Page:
Agglomerated granules made in accordance with the invention are suitable feedstock material for production of aluminum by electrolysis of alumina. Commercial aluminum production is carried out in a reduction cell by the Hall-Heroult process in which the alumina-containing granules are dissolved in molten cryolite maintained at a temperature of about 960-980° C. An electric current passing through the molten cryolite reduces alumina to aluminum which is collected in a pool beneath the molten bath. Electric current enters the cell through an anode in contact with the molten electrolyte, passes downward through the electrolyte, through the pool of molten aluminum, and into a cathode at the cell bottom. The current leaves the cell through a metal collector bar below the cell bottom and is then conducted to an anode in the next of a series of cells making up a pot line. Molten metal is removed from the cell periodically, preferably by breaking a solid crust over the electrolyte and inserting a vacuum tap.
A particularly preferred agglomerating apparatus 10 of the invention shown in
A screw feeder 30 is mounted on the platform 17. The screw feeder 30 has a generally cylindrical outer housing and a helical auger 32 journalled inside the housing. The screw feeder 30 supports an upwardly extending feed trough 34 outside the drum 12 and has a delivery end 36 inside the drum 12 extending away from the motor platform 17. An electric motor 38 connected with gears 39 mounted on the platform provides rotation to the screw feeder 30. The feeder may be based upon a ram or a pump instead of the helical auger 32. The drum 12 is rotated around a principal axis A by a large ring gear 40 mounted on the closed end 24. The principal axis A extends between the closed end 24 and the open end 26, generally at the center of the cylindrical side wall 28. The ring gear 40 is powered by an electric motor (not shown) supported on the motor platform 17. Bearings 42 connect an outer surface of the screw feeder to the closed end 24 of the drum 12.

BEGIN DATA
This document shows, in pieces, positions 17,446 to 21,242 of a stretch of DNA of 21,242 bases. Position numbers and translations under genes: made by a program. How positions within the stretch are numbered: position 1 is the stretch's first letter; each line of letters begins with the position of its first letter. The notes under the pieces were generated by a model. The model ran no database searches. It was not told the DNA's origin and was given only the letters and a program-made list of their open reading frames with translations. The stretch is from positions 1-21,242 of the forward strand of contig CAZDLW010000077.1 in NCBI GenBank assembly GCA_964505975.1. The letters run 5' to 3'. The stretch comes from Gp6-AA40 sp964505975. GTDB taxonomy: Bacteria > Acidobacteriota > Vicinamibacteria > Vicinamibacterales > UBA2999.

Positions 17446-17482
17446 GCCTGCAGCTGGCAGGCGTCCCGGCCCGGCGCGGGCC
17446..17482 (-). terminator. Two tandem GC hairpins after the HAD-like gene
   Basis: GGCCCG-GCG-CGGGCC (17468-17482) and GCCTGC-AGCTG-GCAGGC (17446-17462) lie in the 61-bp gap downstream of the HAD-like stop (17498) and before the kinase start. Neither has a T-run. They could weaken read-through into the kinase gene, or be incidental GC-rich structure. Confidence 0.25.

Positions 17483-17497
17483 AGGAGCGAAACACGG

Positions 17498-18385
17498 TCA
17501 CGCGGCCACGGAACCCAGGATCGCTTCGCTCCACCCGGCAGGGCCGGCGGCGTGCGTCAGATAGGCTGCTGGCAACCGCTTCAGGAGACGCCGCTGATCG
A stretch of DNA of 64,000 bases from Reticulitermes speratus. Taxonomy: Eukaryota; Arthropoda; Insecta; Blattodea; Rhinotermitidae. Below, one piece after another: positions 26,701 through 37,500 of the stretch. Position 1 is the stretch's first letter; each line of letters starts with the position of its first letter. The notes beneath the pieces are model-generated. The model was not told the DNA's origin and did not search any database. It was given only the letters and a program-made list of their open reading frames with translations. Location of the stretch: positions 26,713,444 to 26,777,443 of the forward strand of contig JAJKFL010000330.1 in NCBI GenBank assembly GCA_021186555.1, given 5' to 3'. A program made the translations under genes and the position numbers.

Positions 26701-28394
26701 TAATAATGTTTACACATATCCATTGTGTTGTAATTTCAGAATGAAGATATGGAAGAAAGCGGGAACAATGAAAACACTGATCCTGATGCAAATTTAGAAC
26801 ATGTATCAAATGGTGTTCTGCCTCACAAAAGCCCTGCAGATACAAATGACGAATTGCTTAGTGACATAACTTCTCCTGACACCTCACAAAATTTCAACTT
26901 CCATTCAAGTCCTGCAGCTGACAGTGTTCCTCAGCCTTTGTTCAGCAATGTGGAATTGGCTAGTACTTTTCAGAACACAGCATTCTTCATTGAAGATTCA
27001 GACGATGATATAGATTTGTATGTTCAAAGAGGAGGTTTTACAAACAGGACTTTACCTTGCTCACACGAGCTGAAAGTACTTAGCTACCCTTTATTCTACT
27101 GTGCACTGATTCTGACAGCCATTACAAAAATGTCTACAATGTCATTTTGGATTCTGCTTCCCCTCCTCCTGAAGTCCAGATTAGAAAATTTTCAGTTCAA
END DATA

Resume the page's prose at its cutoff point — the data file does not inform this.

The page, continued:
Referring still to
The agglomerating apparatus 10 of the invention also has a rotor 66 including a rotating shaft 62 connected with several pins submerged in the bed 45. The shaft 62 is powered by a motor 64, belt 65 a, and pulley 65 b, all outside the open end 26. The pins include front portions 67 near the closed end and back portions 68 extending toward the mixture. In operation, the screw feeder 30 delivers a dust/starch mixture through the closed end 24 of the drum 12 into the bed 45. Nozzles 48, 49 spray water down onto the top surface 46. Agglomerates rolling along the top surface 46 pick up smaller dust particles working their way through the bed 45. The pins 67, 68 energize the mixture, hastening agglomeration. Eventually, the larger granules fall over a bottom edge of the open end 26 into a dryer 55. At the end of a run the drum 12 is emptied by rotating the open end 26 of the drum 12 about the pivot 22. The agglomerating apparatus 10 of my invention is controlled by optimizing several variables—amount and composition of binder in the mixture; feed rate of the mixture; amount of water or other fluid sprayed onto the bed; rate of drum rotation; speed of rotation of the rotor; and angle of the drum axis as it is rotated. Controlling these variables allows the manufacturer to produce granules having optimal physical properties, including particle size distribution, bulk density, and strength, without changing the composition.
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Referring again to
The foregoing detailed description of my invention has been provided with reference to one particularly preferred embodiment. Persons skilled in the art understand that numerous modifications can be made in my invention without materially departing from the spirit and scope of the following claims.